2020 Year in Review: This is Water.
Is it just me, or did 2020 seem to fly by?
Being in quarantine created a time distortion. My days felt longer yet the entire year flashed before my eyes. Did you know Shakespeare composed King Lear while quarantined during the bubonic plague?
This year I didn’t create one of the best plays of all time, but I want to share my learnings, challenges, and the new perspectives I gained in 2020.
Discovering my Ikigai
Early in the year, I was introduced to the concept of Ikigai by my former CEO. I sat in nervous anticipation as he drew four concentric circles on his whiteboard. In each, he labeled:
- What do you love?
- What does the world need?
- What are you good at?
- What can you get paid for?
In the center, the sweet spot, lies the elusive Ikigai.
With every fibre of my being I wanted to discover my Ikigai. Because the fact is, I was feeling more lost than ever. I reached a level of career success and worked for an amazing company. Yet part of me was unfulfilled and my work didn’t feel authentic. It tore me apart not knowing what my purpose in this world was.
Frankly, I felt like I’ve been lied to my entire life. Ever since second grade, I’ve been told I should follow my passions and achieve great things. What if I still don’t have it figured out even though I’m almost 30?
I found more success and had more money than ever before but what if no amount of either got me closer to my Ikigai?
There were many people who wanted to help, including my CEO and my incredible managers. In the end, I realized I needed to make a decision and stick with it, because dwelling in my existential query just prolonged the pain.
Redefining my Potential
One of the biggest milestones for me this year was building my first project with code. Granted, it’s just a chrome extension and there are only 6 people using it. But it has given me a small taste of the impact I can make with products.
I never ever imagined myself being a coder. Don’t they all look like some version of Mark Zuckerburg?
Dropping my phone on my face is a daily occurrence so surely handling the delicate syntax of code is way out of my league.
The biggest challenge in learning how to code has been telling myself I can. I told myself I could run a half marathon and I did. I told myself I could solve an algorithm problem and I did. I told myself I could build my own website and I did (You are on it). I actively remind myself every day that I am not an imposter. If I don’t believe in myself, who will?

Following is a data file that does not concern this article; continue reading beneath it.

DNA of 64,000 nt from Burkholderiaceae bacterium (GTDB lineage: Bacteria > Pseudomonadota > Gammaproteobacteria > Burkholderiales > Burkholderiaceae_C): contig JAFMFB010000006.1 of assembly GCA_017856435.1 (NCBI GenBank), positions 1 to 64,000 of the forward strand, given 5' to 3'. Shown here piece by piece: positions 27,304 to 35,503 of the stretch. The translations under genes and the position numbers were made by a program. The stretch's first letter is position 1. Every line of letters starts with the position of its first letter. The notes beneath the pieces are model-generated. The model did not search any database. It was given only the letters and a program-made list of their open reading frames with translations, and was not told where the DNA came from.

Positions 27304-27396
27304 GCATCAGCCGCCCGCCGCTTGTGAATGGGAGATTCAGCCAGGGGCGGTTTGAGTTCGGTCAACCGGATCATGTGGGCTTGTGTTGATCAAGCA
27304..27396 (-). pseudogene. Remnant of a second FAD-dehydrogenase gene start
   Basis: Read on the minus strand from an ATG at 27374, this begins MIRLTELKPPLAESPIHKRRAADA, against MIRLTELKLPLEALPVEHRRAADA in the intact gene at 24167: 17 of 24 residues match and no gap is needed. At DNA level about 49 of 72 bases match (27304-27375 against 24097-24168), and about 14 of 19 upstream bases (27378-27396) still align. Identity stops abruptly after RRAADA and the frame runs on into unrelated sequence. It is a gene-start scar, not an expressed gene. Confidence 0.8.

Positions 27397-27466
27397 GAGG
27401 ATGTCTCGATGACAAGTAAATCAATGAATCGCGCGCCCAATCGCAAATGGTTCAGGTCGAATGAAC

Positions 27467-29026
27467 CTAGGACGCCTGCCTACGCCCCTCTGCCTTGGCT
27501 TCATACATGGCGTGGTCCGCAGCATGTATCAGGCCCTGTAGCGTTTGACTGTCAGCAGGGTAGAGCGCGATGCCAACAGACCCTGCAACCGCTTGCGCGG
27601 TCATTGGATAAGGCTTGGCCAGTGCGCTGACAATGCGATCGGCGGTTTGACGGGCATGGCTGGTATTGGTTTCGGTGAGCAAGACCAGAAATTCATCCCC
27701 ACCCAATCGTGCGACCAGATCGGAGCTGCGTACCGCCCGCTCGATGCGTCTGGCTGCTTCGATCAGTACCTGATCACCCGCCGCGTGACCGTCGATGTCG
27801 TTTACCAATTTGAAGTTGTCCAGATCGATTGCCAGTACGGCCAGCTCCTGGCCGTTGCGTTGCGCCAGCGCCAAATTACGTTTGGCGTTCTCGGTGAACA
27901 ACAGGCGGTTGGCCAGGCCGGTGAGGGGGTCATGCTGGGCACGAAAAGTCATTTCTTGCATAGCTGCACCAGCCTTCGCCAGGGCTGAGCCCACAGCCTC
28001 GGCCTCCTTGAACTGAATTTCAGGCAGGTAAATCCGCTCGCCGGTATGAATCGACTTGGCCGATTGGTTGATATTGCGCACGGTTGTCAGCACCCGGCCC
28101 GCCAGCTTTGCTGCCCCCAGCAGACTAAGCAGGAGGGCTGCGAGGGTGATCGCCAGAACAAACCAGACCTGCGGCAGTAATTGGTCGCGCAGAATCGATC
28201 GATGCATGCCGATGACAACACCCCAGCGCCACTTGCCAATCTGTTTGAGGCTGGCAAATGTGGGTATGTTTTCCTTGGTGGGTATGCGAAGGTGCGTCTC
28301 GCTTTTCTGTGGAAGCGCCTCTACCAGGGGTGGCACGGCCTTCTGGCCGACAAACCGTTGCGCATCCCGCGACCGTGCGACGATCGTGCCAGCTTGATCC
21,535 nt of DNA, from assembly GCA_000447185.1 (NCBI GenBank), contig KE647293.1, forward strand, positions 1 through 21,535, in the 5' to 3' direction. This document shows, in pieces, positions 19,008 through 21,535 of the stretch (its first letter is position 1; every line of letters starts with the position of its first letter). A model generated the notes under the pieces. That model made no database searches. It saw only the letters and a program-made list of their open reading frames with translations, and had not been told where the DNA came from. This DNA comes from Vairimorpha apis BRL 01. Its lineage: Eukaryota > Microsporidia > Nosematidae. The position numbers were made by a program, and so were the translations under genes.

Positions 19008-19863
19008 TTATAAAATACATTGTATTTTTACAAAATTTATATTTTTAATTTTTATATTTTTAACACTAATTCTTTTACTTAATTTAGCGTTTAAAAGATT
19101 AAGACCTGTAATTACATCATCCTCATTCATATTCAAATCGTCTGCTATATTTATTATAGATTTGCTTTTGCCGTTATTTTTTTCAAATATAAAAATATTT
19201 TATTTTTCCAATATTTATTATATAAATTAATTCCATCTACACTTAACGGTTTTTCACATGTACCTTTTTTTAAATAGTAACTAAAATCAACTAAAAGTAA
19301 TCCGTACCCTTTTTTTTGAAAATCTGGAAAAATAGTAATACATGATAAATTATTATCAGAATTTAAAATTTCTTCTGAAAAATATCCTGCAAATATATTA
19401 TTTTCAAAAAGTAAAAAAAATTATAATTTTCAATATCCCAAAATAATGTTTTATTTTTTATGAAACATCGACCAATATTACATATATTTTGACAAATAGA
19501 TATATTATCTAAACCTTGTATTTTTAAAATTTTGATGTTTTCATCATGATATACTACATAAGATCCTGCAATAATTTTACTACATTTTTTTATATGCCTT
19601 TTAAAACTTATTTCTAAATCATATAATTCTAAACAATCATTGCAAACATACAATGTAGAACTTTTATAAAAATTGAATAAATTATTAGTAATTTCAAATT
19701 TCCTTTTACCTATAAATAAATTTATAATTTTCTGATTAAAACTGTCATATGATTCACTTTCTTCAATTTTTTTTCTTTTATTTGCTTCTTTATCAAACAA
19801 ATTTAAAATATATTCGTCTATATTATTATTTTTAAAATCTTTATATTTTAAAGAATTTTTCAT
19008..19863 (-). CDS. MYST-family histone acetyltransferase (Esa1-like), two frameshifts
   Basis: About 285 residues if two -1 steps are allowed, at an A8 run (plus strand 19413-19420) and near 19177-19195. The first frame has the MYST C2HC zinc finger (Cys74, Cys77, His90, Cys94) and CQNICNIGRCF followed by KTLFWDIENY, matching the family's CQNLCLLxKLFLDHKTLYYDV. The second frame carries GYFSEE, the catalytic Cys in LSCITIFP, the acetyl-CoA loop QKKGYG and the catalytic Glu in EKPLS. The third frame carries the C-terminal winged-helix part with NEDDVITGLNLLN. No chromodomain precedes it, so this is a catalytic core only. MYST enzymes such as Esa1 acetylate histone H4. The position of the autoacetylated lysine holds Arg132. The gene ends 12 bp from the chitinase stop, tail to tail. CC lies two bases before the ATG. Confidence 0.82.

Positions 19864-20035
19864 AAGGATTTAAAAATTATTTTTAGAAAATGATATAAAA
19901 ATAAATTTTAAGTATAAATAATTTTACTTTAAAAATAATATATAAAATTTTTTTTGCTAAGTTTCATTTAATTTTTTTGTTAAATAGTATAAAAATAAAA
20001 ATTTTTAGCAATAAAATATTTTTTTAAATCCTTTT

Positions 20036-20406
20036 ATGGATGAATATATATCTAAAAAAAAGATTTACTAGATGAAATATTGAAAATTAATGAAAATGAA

Consistency > Perfection
I’ll shamefully admit, I have shiny object syndrome. Often I’ll abandon old ideas to trade in for a new and exciting venture. When I get inspired, I take immediate action. I started my podcast Behind the Stand after I was accepted into a UBC startup incubator in October this year. I met ambitious entrepreneurs and itched to know more about who they were as people. I had over 200 listeners tune in for my first 3 episodes. But I’ve already failed releasing bi-monthly as I had intended. In fact, I haven’t released one in 1.5 months 😬.
My goal in the new year is to not half ass it. How we do anything is how we do everything. My editing doesn’t need to be perfect, I just need to take consistent action.
No more chasing shiny objects! It’s time to give my old ideas the love they deserve.
This is Water
My most monumental mindset shift happened at the end of this year while reflecting on a parable David Foster Wallace shared during a famous commencement speech:
“There are these two young fish swimming along and they happen to meet an older fish swimming the other way, who nods at them and says, ‘Morning, boys. How’s the water?’ And the two young fish swim on for a bit, and then eventually one of them looks over at the other and goes, ‘What the hell is water?’"
I’ve spent so much time this year searching for my Ikigai, thinking it was a career or accomplishment that would make my life worth something. Maybe, just maybe, life is not about living with a purpose, it’s about living.
It’s so easy to move through life without awareness, unconscious to what is real and essential. If I can’t see the water around me, then am I living at all?
I just successfully finished my first semester of Computer Science at UBC. Sometimes I feel like I’m starting from scratch. But it’s ok, I’m starting to see my life as a jungle gym rather than a ladder. I can’t wait to blend together the expertise and skills I’ve garnered along the way to craft inclusive products that connect people together.
I don’t know what next year will look like, but I will keep reminding myself … this is water.
This is water.